We read with great interest the article “Evaluation of corticotomy-facilitated orthodontics and piezocision in rapid canine retraction” by Abbas et al in the April issue. The article highlighted the advantages of corticotomy and piezocision in reducing the treatment duration of fixed appliance therapy. However, we have a few queries on certain aspects of the study.
The authors looked at patients in the age group of 15 to 25 years. We would like to know whether there were substantive reasons for corticotomy and peizocision at 15 years of age when most of studies had subjects after 19 years of age. What was the mean age of the participants and was it similar in the 2 groups? Did the authors consider this in the outcome analysis?
Did the authors have a reason for using a 0.016 × 0.022-in stainless steel wire for canine retraction in a 0.022-in slot? We wonder whether if a greater dimension wire, such as 0.019 × 0.025 in, had been used, would the canine tipping have been less?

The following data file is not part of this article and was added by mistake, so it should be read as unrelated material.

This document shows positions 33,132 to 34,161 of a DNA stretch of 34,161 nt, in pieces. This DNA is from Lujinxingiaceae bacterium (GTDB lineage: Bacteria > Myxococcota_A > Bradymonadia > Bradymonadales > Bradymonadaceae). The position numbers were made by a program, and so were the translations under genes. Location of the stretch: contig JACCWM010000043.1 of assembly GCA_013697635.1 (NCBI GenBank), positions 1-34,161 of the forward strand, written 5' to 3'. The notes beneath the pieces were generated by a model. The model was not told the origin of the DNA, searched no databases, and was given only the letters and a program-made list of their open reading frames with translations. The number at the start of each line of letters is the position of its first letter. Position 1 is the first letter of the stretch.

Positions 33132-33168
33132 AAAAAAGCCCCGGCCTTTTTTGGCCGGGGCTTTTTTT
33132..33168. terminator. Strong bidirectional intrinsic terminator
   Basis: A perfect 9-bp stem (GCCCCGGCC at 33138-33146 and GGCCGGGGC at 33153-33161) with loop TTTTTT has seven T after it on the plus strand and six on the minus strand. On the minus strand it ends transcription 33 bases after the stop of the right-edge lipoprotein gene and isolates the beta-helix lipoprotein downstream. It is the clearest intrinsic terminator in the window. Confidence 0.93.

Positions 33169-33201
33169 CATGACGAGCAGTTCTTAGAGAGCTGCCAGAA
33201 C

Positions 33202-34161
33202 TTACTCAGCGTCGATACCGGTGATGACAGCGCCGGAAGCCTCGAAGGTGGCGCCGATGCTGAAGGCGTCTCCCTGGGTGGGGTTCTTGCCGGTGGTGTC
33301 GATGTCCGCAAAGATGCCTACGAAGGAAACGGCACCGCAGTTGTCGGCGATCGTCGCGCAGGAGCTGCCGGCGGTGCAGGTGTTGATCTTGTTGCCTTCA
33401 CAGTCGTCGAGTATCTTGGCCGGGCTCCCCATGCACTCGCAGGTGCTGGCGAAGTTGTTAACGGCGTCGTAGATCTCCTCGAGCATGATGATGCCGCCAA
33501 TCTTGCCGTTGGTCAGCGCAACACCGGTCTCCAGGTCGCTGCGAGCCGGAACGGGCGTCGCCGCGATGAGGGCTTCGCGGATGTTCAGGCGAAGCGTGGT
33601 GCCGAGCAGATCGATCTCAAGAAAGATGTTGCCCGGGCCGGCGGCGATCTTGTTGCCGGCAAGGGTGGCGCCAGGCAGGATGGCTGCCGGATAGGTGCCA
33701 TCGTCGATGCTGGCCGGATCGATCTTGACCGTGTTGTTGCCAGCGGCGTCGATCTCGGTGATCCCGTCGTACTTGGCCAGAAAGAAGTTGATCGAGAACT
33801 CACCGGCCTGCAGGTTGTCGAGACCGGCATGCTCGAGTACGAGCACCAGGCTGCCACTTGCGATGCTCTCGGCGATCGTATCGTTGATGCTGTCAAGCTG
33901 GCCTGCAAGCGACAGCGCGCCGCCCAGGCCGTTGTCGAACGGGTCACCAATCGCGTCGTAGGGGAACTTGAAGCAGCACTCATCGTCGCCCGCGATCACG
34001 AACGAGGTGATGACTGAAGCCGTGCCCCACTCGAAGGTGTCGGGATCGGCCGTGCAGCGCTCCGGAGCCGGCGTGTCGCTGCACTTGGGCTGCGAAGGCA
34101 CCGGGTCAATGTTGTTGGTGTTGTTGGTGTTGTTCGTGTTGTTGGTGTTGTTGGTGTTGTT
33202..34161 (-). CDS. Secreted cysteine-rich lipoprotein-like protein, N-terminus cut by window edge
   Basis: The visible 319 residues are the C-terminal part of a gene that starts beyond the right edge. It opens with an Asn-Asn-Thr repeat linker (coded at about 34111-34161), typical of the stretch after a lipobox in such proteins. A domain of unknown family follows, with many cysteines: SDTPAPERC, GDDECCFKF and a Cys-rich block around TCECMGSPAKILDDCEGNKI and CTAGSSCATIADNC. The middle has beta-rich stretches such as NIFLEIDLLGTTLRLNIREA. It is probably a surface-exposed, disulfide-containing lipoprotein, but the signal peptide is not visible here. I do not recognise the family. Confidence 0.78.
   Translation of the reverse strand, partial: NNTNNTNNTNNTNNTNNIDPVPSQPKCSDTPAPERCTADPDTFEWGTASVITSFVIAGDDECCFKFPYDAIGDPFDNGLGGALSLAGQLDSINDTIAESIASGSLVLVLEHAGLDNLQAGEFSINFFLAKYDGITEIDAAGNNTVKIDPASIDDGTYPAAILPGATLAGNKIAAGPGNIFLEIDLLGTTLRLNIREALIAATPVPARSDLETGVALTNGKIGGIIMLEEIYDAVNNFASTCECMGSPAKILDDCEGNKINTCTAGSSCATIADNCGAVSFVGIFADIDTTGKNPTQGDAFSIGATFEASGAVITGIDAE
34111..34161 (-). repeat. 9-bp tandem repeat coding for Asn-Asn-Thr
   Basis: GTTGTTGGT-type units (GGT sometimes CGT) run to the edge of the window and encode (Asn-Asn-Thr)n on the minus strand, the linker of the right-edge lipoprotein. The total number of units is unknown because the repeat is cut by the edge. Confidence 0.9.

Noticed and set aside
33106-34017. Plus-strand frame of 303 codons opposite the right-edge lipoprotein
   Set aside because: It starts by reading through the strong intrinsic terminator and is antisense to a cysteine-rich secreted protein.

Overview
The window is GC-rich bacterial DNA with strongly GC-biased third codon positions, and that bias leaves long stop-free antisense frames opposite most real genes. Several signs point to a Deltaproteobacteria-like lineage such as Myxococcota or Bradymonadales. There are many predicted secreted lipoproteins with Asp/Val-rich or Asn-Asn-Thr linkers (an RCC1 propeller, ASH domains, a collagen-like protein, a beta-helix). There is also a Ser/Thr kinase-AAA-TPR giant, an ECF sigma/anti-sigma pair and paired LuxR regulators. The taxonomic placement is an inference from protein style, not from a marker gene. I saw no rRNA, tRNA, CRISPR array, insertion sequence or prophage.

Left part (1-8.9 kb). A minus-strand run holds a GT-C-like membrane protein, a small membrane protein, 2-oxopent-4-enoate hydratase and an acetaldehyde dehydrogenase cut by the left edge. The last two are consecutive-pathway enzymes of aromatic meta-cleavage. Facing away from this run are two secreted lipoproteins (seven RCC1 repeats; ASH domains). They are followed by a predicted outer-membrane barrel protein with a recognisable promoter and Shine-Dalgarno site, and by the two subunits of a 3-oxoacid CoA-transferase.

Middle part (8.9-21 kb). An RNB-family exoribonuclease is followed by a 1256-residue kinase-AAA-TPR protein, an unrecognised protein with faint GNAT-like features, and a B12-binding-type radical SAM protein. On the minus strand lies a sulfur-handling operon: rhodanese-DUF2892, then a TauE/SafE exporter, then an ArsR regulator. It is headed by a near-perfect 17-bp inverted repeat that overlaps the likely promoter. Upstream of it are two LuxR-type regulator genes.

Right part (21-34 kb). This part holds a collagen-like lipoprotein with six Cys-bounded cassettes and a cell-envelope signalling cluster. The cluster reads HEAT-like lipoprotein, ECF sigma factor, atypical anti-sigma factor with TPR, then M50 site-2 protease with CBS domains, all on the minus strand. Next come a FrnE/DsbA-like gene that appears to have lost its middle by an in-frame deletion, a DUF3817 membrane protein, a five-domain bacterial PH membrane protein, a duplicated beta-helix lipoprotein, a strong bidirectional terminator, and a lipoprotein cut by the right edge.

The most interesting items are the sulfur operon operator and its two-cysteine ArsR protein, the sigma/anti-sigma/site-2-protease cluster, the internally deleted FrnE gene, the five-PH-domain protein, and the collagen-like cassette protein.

Table I shows that tooth movement was greater between 10 and 12 weeks in the control and experimental groups when compared with other time intervals. (Generally, tooth movement was faster in the later period of the study.) However, the literature reports that tooth movement is faster in the first few weeks to 2 months because of the regional acceleratory phenomenon after corticotomy or peizocision. How do the authors explain the difference between their findings and the literature?
Table II shows that there was an average of 3 mm of molar movement. It is our humble submission that this anchorage loss is self-defeating to the very idea of individual canine retraction enhanced with surgical intervention.
The magnitude of canine tooth movement on the experimental side was generally greater than on the control side; hence, this would have led to inevitable biomechanical problems in space closure and delay in further treatment. We wonder whether this problem could have been circumvented if the authors had used a split-mouth design with corticotomy on one side and piezocision on the other.